NEW DELHI (Reuters) - Sourcing of products from India by Wal-Mart Stores Inc. (WMT.N) could rise to billions of dollars annually in coming years once the U.S. retailer starts operations there, the firm’s country president said on Tuesday.
Wal-Mart and India’s Bharti Enterprises announced an equal joint venture on Monday for cash-and-carry, or wholesale, and back-end supply chain management. The tie up is scheduled to open its first store in north India by the end of 2008.
“Today Wal-Mart is sourcing over $600 million of products from India directly ... in very few items, limited to textiles, footwear and jewelry,” country president for Wal-Mart’s India operations, Raj Jain, told Reuters in an interview.
“My own view is over a period of time this will not grow in 10-15 or 20 percent but probably grow in multiples of three or four or five once we have a good relationship and understanding of the supply business.”
India’s retail industry, valued at nearly $350 billion, is forecast to double in size by 2015, with modern retail’s share of that also quickly increasing from about 3 percent now.
But multiple-brand retailers like Wal-Mart are limited to wholesale and franchise deals. Single-brand foreign retailers can take up to 51 percent in a joint venture with a local firm.
Jain said Wal-Mart is keen to enter the retail sector once foreign investment is permitted.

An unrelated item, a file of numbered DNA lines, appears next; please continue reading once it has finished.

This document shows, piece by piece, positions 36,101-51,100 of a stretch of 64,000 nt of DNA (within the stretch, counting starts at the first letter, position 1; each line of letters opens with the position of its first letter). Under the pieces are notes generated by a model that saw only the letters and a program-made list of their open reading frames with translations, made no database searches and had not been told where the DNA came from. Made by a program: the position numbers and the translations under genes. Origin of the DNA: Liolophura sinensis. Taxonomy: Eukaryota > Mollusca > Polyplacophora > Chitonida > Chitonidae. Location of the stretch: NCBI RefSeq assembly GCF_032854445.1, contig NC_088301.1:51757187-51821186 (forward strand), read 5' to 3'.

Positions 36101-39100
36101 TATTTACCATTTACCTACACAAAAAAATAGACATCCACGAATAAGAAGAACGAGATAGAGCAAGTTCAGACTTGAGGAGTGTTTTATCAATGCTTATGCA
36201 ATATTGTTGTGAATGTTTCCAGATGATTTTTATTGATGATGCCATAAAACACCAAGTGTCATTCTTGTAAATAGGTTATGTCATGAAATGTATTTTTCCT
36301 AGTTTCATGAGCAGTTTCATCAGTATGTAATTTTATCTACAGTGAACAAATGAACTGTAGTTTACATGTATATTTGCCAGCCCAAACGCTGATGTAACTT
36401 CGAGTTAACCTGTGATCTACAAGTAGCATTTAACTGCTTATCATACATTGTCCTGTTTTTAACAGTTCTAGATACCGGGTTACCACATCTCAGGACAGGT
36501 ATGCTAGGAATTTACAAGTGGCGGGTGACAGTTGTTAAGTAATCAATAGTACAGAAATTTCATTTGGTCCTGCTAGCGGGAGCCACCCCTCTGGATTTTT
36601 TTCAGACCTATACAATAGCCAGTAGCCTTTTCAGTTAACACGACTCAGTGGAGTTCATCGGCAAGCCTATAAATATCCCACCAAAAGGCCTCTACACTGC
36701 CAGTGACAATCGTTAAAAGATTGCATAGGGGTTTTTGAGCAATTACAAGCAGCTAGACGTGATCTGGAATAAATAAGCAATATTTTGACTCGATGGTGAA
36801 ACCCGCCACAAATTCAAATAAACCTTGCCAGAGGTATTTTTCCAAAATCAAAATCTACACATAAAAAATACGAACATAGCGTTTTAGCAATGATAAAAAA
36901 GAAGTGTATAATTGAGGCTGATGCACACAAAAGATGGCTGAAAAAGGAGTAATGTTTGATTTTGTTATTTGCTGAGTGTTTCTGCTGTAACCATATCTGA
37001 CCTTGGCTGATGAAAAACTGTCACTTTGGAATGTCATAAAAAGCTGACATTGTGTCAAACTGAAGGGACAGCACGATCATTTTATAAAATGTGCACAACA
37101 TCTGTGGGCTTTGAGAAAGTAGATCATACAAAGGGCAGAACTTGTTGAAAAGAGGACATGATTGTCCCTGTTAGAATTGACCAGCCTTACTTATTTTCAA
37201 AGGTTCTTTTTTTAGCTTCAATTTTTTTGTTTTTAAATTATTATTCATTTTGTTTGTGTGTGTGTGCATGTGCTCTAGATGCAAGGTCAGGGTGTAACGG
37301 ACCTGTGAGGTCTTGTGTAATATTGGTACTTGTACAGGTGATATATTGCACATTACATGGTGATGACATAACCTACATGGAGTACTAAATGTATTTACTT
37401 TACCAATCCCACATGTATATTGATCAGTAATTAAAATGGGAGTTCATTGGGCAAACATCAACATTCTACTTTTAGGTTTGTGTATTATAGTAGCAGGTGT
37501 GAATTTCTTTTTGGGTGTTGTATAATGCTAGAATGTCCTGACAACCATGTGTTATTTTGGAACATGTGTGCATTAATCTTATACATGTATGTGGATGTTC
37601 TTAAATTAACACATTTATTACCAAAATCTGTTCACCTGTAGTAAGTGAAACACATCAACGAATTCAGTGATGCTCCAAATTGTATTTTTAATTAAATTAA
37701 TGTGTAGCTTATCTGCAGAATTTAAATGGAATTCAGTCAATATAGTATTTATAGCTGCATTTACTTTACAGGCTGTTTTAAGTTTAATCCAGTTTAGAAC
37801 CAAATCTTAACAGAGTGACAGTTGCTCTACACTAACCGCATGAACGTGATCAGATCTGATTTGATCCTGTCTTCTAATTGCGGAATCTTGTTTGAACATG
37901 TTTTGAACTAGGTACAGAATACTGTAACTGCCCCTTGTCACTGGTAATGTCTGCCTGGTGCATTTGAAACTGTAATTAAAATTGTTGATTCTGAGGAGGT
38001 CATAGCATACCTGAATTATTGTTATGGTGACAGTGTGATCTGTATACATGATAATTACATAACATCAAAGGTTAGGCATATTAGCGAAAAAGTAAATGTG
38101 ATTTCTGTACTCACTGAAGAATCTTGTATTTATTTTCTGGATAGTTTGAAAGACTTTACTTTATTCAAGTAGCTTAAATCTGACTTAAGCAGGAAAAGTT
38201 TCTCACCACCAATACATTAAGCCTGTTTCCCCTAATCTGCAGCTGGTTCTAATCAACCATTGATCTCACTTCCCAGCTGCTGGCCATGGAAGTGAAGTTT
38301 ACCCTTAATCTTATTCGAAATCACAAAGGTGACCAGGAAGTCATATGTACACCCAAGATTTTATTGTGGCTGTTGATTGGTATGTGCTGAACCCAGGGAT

“Are we interested in getting into retailing when the law permits? Absolutely.”
Opening up India’s fragmented retail industry, which is dominated by family-run shops, has triggered opposition from some political parties and small shop owners, who fear massive job losses.
In May, hundreds of street vendors armed with iron rods and sticks attacked three food marts, owned by Reliance Industries Ltd. (RELI.BO), one of India’s biggest private conglomerates, blaming Reliance for taking away their customers.
More protests against the arrival of big corporations are planned for this week.
India’s main communist party, which props up the ruling coalition, has urged the government to establish a licensing system for retail chains and to prevent the entry of foreign players like Wal-Mart.
“I think a lot of Indian customers are ready for organized retail,” said Jain. “I think the real issue is making the other constituent understand, which may be the existing retailer, the wholesaler, the government bodies ... as to how it will benefit the organization of wholesaling and retail.”
India’s retail sector is forecast to more than double in size by 2015.
Bharti Wal-Mart will open 10 to 15 cash-and-carry facilities over seven years, employing about 5,000 people. A typical store should occupy 50,000-100,000 sq. ft., dwarfing the average Indian store of about 200 sq. ft.
“I think India is going to be a very important part of global strategy for the next 50 years and our perspective on India is in that time frame,” Jain said.